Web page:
Making electric commercial vehicles seems to be what several companies are doing. But the approach of this U.K.-based company is unlike what those other companies are doing.
By Gary S. Vasilash
One of the more interesting companies in the electric vehicle space is Arrival, a firm that was founded in London in 2015, where it has its HQ, and which has also established a North American HQ in Charlotte, North Carolina.
Arrival is in the business of developing electric vehicles.
Initially a bus (start of production: Q4, 2021). Then a commercial van with a payload up to 4,400 pounds (start of production: Q3, 2022). Then a larger van with a payload up to 8,800 pounds (start of production: Q3, 2022). And eventually a small consumer vehicle (start of production: Q3, 2023).
Here’s one thing that makes these vehicles notable: There is a modular structure so the vehicles can be tailored to the specific user and application. While “special builds” generally drive costs, starting with this design approach helps minimize that.
Here’s one thing that makes the Arrival approach notable: Rather than building these vehicles in conventional automotive assembly facilities that have a stamping plant and paint shop, as Mike Ableson, CEO of Arrival Automotive (and 35-year vet of GM, where his last position was vice president of EV Infrastructure, with a variety of advanced technology, strategy and engineering positions before that), points out on this edition of “Autoline After Hours,” the Arrival approach, known as “microfactories,” is predicated on establishing a manufacturing facility within what would ordinarily be considered a warehouse.
This is low-volume, regional manufacturing.
It will put its first U.S. microfactory, which will start producing buses later this year, in York County, South Carolina. There will be a second in West Charlotte, North Carolina, where as many as 10,000 electric delivery vans will be built, with production starting in the third quarter of 2022. It has another microfactory in Bicester, UK.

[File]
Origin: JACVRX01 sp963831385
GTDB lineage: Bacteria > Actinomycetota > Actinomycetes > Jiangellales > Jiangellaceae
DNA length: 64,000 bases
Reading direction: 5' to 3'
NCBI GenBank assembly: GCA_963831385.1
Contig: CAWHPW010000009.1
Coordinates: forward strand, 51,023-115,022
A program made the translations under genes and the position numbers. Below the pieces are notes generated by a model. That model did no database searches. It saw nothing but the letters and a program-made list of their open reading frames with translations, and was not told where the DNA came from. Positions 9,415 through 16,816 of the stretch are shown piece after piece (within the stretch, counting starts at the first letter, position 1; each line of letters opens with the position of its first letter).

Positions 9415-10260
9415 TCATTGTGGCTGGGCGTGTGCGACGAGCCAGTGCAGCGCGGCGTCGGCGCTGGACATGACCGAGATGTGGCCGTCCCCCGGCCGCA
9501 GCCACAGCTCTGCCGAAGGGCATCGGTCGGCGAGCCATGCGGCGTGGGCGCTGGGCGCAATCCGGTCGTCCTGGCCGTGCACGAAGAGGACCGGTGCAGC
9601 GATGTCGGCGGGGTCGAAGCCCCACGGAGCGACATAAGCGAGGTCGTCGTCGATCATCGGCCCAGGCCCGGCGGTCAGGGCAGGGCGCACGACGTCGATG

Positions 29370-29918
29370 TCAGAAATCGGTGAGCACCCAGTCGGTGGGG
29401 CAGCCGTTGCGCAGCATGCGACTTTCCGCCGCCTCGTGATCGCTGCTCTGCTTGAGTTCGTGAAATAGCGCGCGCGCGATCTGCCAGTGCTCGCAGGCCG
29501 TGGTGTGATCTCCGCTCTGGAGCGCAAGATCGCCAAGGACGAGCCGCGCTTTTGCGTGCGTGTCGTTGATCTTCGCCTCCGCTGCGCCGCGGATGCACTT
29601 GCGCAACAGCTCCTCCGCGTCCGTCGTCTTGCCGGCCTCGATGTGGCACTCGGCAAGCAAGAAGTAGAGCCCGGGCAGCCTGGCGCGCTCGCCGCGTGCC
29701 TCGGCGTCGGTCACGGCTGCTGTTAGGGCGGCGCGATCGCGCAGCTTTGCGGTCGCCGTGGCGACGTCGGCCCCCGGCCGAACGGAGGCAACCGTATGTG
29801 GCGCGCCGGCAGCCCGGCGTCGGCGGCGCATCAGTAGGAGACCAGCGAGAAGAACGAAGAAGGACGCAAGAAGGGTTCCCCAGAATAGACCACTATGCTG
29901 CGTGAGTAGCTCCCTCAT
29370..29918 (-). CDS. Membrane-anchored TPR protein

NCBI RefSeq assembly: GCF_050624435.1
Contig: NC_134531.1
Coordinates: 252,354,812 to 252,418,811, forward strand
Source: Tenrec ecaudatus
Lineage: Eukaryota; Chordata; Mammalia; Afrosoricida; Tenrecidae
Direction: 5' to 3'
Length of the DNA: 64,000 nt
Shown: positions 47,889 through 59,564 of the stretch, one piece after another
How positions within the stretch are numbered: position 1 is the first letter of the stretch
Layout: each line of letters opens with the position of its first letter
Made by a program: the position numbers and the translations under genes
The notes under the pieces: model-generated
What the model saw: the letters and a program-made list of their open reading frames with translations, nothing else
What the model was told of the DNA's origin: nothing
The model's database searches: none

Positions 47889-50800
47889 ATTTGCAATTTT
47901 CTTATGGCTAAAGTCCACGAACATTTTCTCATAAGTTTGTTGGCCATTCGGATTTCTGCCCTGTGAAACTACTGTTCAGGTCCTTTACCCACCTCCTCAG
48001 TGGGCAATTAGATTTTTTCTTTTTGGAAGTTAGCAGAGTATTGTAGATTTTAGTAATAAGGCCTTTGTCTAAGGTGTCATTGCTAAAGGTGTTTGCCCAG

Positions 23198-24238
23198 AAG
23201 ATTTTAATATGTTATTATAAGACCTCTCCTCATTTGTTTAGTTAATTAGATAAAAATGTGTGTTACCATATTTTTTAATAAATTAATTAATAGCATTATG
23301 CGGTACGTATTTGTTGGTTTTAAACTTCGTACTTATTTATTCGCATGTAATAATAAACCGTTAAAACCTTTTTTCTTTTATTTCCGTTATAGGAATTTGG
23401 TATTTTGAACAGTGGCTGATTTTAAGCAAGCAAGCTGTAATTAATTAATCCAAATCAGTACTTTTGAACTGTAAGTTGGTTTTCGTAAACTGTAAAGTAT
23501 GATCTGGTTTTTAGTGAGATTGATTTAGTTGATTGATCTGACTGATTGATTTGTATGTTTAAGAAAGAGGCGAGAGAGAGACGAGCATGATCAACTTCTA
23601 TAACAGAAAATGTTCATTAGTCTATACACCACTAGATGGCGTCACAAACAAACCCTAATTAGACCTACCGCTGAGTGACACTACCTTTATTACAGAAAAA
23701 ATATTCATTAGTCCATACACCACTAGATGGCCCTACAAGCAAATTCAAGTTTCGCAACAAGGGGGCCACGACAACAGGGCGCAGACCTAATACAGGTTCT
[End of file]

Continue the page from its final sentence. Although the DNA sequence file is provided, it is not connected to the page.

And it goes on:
The vehicles have proprietary composite body panels so there is no stamping plant needed. The colors are molded in the material so there is no paint shop. The factory utilizes robotic transport vehicles that move from cell to cell so there are no traditional assembly lines. The assembly is done with mechanical fasteners and adhesives so welding equipment isn’t required.
Ableson points out that batteries are a big cost component of all electric vehicles. He also notes that essentially all OEMs are faced with the same type of battery costs. So, he explains, that the way to keep costs down is not only in establishing production capabilities, but also in designing and engineering the vehicles is such a way that they can minimize overall cost.
The company uses the term “radical impact” in relation to what it is doing.
Arguably, if they pull off what they are undertaking, that won’t just be corporate rhetoric but a true statement.
Then White, Austin and I discuss a variety of other subjects, most of which have to do with vehicle electrification claims and efforts being undertaken by companies including Honda, Volkswagen, Ford and General Motors.
And you can see it all here.